Desperate for a drink? Pull out the dusty bottles in grandma’s liquor cabinet, and mix happily with relatives on Thanksgiving Day.
As turkey visions start to dance in our heads, so do the realities of another holiday at grandma’s.
Long drives, questionable casseroles, interrogations over life choices, general lack of available sleeping space. Who needs a drink? Everyone.
But when it comes to your grandma’s liquor cabinet, the choices can be a dusty mess. Frangelico, brandy, crème de menthe, Scotch, Kahlua — it’s a desperate situation, but it’s no reason to panic. Take inventory of what you have, and turn to throwback recipes to get you through.
For Little Rock bartender Lee Edwards, a Sidecar is a good place to start.
“This is a drink that should be easy to make at a family gathering with a decent bar,” said Edwards, who serves as bar manager for the recently-opened Local Lime. “The Sidecar features brandy with Cointreau and fresh lemon, served up in a sugar-rimmed glass.”
No brandy? Try aged rum or cognac (1 1/2 ounces). No Cointreau? Grand Marnier (3/4 ounce) works. Add 3/4 ounce lemon juice, shake and strain.
If a bottle of crème de menthe is staring you in the face, reach for it. It’s more versatile than you think. John Ingram, bartender at Peabody Hotel bar Mallard’s, declared the stuff a “grandparent’s drink” at one time, but a customer changed his mind. The customer ordered a Gin Stinger, made with crème de menthe (1/2 ounce) and gin (1 1/2 ounces) and served over ice.
“I thought it was going to be disgusting,” Ingram said. “But it’s really refreshing.”
Revelers with a lucky streak might still be able to mix some of their favorites with the stock at grandma’s. But don’t panic if you can’t find the mixers you rely on at home.
“Back in the day, we didn’t have prepared sour mix for our margaritas and things,” said Veo Tyson, bartender at So. “Just use a squeeze of lime and some sugar.”
Need more options? Check out these desperate holiday cocktail suggestions from Little Rock bartenders:
No harm in slipping a spirit into the prepared drinks found at holiday gatherings. Veo Tyson, bartender at So, suggests a mix of brandy and Kahlua to perk up coffee.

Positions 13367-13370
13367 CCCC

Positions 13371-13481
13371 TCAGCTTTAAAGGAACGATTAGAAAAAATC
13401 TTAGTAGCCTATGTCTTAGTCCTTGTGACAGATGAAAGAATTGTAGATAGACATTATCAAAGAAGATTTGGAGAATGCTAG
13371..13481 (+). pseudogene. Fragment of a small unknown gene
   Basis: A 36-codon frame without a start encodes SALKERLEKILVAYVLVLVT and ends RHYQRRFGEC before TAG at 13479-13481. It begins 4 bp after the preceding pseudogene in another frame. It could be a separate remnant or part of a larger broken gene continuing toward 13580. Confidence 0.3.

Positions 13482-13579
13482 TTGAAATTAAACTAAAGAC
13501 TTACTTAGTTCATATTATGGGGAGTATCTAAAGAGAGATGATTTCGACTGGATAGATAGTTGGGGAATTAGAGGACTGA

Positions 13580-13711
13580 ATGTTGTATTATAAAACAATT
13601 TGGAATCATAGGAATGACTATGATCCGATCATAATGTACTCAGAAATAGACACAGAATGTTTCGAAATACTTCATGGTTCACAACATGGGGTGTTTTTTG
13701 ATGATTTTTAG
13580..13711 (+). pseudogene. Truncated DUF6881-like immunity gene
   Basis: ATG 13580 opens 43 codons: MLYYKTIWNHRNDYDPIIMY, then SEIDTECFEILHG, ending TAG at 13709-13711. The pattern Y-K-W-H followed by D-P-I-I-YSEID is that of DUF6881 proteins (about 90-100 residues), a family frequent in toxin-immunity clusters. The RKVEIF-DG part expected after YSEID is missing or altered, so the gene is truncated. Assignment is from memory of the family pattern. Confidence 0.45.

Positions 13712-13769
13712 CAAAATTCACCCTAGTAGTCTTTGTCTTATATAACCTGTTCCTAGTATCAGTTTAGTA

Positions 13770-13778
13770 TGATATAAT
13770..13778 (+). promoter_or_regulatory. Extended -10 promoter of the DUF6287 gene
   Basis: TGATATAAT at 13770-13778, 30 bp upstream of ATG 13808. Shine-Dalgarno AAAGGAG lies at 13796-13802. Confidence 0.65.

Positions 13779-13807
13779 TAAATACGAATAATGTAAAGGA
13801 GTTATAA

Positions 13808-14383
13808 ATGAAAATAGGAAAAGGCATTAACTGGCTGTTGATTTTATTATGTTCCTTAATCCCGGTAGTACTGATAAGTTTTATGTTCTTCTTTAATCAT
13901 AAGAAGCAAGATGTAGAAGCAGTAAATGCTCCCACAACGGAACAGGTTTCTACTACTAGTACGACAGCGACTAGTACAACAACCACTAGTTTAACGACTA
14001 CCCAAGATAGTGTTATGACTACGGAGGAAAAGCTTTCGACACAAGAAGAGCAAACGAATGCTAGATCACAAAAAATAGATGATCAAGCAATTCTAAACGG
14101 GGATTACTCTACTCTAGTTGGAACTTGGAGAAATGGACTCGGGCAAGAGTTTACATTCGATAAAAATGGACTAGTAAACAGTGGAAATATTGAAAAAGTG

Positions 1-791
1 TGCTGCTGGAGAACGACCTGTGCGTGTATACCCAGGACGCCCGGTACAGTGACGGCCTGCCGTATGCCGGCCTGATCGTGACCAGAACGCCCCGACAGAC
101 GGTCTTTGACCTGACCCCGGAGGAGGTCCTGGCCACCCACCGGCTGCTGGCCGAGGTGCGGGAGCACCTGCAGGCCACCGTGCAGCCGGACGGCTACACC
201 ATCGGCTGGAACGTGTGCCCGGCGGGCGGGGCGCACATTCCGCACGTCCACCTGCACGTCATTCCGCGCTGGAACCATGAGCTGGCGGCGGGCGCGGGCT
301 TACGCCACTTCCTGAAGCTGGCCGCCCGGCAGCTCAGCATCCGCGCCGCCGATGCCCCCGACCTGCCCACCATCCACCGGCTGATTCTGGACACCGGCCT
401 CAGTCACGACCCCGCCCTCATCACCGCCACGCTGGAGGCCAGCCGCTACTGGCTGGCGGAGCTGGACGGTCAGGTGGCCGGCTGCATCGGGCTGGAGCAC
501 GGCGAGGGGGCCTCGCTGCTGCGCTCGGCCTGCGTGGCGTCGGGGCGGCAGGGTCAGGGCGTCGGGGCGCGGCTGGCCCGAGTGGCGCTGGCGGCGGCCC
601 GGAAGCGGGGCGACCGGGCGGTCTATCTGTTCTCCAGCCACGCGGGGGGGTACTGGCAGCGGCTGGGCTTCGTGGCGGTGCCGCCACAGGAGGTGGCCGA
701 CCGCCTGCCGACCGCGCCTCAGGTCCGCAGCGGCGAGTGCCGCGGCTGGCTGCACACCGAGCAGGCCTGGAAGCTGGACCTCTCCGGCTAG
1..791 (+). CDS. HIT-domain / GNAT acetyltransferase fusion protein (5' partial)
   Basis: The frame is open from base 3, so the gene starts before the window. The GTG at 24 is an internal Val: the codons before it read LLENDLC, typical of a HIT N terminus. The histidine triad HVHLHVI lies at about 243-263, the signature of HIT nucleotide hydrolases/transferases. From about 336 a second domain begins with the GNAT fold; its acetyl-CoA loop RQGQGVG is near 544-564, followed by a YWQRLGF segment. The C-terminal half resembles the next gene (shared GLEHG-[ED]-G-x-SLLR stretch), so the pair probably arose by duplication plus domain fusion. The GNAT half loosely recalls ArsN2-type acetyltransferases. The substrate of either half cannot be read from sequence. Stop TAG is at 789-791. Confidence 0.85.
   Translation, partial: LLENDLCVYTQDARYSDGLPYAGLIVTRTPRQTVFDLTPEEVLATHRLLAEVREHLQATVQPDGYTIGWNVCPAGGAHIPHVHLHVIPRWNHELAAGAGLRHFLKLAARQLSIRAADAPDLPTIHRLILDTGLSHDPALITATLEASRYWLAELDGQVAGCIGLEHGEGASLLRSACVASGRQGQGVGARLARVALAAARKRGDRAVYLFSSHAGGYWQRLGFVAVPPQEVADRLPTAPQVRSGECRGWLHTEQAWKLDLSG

Bars at The Peabody Hotel are going retro this fall with crème de menthe-based cocktails on the menu. Bartender Christy Henry mixes hot cocoa with 1/2 ounce crème de cacao, 1/2 ounce crème de menthe, and 1/2 ounce Rumple Minze for a buzzy dessert drink. No fancy liqueurs on hand? Plain crème de menthe or Khalua works just as well.
If Thanksgiving weather swings to the warmer side, reach for unsweetened iced tea as a base instead. Joel Allenbaugh of Lulav creates a Hole in One by adding 2 ounces bourbon to 3 ounces tea, 1 ounce honey and a squeeze of lemon. Serve over ice.
“When I think of a drink from a grandmother’s cabinet, I really think of a Scotch Milk Punch,” Tyson said. The mix calls for 1 1/4 ounces of scotch, 3 ounces of cream (or half and half), 1/2 ounce simple syrup and a few drops of vanilla extract. The drink should be shaken with ice and strained. Feeling generous? The recipe can easily be multiplied for a crowd.
If your grandmother happens to be a whiskey drinker, Tyson suggests trying your hand on an Old Fashioned, a cocktail he made often at Cajun’s Wharf in the ‘70s. Muddle a cube of sugar and a few dashes of bitters (found at most liquor stores) with an orange slice at the bottom of a glass. Top with ice, add 3 ounces of bourbon and stir.
Even Frangelico has a classic — or at least well-known — use. Mix the hazelnut liqueur with Bailey’s and you’ve got a Nutty Irishman, said Ingram. Sure, it sounds cloying but what’s a holiday gathering without a sugar rush?
Bring it with you
Even the most well-stocked family bar may not have what you’re craving during your visit. If you’re hoping to delve into some major holiday mixology, bring a few bottles with you. Neil Pedrick, bar manager at Ciao Baci, likes to keep it local, and created a spiked apple cider around Rock Town Distillery’s Apple Pie Lightning. Mix 1 ounce of rum with 1/2 ounce butterscotch liqueur and 1 ounce of Apple Pie Lightning. Fill the rest of the glass with apple cider and you’re set. As for that leftover Apple Pie Lighting — just call it a hostess gift.